Sunday, September 2:
Oppressive heat saps our energies but evokes a burst of growth from the weed population. Never have we seen the ragweed so thick and healthy; to reach the chicken house you have to force your way through a forest of ragweed so tall you can’t see the bridge until you come to it. Crabgrass microscopic yesterday reaches long arms with knotted elbows over its neighbor plants today; you can’t pull it without uprooting everything in proximity. In the vegetable garden purslane crunches juicily underfoot.
Fortunately, for many of the summer plants we are nearing the end. Tomato plants ripen fruit on vines green with new growth, but dying from the base up, infected with the soil-born fungus Septoria (leaf spot). Sweet corn is pulled up and the stalks fed to the cows and pigs. Watermelon vines are withering, making it much easier to spot the fruit, and pumpkin and winter squash vines whose vigor was proved when they survived the season of squash bug and squash vine borer are showing signs of turning yellow and drying up.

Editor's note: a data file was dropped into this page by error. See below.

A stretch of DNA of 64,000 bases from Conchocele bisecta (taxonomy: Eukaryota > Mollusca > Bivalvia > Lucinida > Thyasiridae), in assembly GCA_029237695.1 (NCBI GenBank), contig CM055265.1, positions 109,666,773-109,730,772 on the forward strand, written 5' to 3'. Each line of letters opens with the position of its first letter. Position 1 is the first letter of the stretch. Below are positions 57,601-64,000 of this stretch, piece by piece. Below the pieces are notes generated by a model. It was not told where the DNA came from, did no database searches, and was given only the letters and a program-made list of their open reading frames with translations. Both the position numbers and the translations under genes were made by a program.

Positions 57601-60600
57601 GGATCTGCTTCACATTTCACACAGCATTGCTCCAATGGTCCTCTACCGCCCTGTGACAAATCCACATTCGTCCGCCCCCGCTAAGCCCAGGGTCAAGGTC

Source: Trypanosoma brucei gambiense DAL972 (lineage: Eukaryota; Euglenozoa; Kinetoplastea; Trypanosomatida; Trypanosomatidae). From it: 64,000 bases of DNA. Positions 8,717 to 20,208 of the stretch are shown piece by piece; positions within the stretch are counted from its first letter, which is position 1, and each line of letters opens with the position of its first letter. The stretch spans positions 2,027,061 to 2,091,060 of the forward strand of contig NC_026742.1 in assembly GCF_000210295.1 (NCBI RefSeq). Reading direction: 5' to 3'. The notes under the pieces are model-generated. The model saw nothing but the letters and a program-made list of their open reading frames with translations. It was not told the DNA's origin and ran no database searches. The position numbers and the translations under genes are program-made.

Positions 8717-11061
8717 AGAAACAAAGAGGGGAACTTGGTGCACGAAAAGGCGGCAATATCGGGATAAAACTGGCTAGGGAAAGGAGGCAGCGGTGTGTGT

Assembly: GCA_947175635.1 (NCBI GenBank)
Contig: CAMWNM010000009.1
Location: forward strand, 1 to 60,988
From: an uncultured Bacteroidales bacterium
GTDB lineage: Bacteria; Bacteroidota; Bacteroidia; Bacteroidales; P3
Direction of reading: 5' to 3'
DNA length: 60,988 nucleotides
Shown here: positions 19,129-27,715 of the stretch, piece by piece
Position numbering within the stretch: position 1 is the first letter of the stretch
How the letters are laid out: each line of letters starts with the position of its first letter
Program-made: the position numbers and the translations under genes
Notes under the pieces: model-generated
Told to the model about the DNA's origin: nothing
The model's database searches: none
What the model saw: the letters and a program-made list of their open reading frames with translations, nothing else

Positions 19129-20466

Following up on last year’s success with winter carrots we are clearing away the sweet corn stalks, raking the beds and spreading compost, lightly tilling, and replanting with Napolis. With six rows per bed we have almost five hundred row feet planted, and, again drawing on last year’s experience, this time we are watering daily to promote good germination. Last year, failing to read the fine print, we watered our carrot beds once a week and got very poor germination; our book of garden hints suggests watering once or twice a day. The sugar beets and turnips we are planting for pig food get no such careful culture, but we plant a great many and hope to avoid high corn prices completely.